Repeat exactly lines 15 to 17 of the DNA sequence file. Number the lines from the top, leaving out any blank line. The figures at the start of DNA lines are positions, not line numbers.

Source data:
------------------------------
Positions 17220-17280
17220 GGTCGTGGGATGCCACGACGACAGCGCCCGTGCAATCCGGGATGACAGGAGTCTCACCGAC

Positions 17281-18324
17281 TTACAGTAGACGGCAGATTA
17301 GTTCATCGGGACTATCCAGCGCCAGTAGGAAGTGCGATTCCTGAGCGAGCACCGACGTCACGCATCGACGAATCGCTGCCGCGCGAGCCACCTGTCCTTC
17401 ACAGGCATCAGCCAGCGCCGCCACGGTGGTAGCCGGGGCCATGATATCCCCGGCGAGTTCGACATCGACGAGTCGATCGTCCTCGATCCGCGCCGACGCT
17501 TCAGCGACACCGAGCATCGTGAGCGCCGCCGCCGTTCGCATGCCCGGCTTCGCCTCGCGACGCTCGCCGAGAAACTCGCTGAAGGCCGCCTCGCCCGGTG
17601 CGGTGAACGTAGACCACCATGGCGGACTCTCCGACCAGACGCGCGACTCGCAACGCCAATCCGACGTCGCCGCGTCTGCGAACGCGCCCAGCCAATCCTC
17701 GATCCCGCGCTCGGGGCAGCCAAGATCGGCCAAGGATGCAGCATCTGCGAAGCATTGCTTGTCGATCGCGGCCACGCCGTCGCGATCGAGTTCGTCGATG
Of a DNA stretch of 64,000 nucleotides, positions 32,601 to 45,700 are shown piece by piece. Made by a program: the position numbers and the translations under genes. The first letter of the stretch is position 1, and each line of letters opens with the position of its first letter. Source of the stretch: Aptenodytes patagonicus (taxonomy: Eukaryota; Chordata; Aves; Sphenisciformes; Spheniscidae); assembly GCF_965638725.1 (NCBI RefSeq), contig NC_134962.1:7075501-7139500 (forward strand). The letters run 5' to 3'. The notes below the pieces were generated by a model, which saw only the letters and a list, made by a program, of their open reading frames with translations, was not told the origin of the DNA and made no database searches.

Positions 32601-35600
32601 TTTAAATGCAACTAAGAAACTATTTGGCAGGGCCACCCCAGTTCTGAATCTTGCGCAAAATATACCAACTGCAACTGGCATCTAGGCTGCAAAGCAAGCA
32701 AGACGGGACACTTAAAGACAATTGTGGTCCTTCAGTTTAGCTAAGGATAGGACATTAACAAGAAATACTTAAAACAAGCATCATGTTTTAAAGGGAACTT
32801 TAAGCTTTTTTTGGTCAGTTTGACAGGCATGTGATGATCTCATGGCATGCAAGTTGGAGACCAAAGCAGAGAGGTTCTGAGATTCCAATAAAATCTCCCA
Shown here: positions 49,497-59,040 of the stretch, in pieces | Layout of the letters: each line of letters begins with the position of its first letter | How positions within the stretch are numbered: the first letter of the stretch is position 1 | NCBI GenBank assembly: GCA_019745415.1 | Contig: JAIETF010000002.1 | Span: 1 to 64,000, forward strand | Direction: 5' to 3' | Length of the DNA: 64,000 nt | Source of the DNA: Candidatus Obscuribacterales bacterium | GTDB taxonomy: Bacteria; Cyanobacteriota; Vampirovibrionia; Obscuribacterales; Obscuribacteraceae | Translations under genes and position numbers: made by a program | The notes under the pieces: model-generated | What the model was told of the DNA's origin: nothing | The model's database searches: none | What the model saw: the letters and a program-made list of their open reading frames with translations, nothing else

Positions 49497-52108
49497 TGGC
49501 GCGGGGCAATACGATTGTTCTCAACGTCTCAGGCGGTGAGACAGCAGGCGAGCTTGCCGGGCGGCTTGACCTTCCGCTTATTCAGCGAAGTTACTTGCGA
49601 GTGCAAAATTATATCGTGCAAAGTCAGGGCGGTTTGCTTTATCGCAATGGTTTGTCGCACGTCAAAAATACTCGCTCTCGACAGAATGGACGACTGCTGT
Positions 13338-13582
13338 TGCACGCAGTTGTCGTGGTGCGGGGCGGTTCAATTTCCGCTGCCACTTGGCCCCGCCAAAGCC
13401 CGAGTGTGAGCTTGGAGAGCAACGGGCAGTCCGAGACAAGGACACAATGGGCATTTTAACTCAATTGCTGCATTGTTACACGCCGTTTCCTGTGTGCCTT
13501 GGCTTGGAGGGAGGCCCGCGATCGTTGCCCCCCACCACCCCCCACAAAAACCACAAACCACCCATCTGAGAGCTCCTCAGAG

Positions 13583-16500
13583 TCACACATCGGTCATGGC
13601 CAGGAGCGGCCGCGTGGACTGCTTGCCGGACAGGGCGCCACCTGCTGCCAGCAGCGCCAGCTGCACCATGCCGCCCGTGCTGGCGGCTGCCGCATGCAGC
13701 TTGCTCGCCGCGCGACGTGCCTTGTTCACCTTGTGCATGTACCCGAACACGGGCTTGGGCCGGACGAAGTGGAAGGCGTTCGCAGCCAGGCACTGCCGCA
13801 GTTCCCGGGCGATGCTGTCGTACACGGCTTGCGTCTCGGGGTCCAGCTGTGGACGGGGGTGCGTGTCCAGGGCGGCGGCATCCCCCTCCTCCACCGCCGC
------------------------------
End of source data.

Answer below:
Shown here: positions 49,497-59,040 of the stretch, in pieces | Layout of the letters: each line of letters begins with the position of its first letter | How positions within the stretch are numbered: the first letter of the stretch is position 1 | NCBI GenBank assembly: GCA_019745415.1 | Contig: JAIETF010000002.1 | Span: 1 to 64,000, forward strand | Direction: 5' to 3' | Length of the DNA: 64,000 nt | Source of the DNA: Candidatus Obscuribacterales bacterium | GTDB taxonomy: Bacteria; Cyanobacteriota; Vampirovibrionia; Obscuribacterales; Obscuribacteraceae | Translations under genes and position numbers: made by a program | The notes under the pieces: model-generated | What the model was told of the DNA's origin: nothing | The model's database searches: none | What the model saw: the letters and a program-made list of their open reading frames with translations, nothing else

Positions 49497-52108
49497 TGGC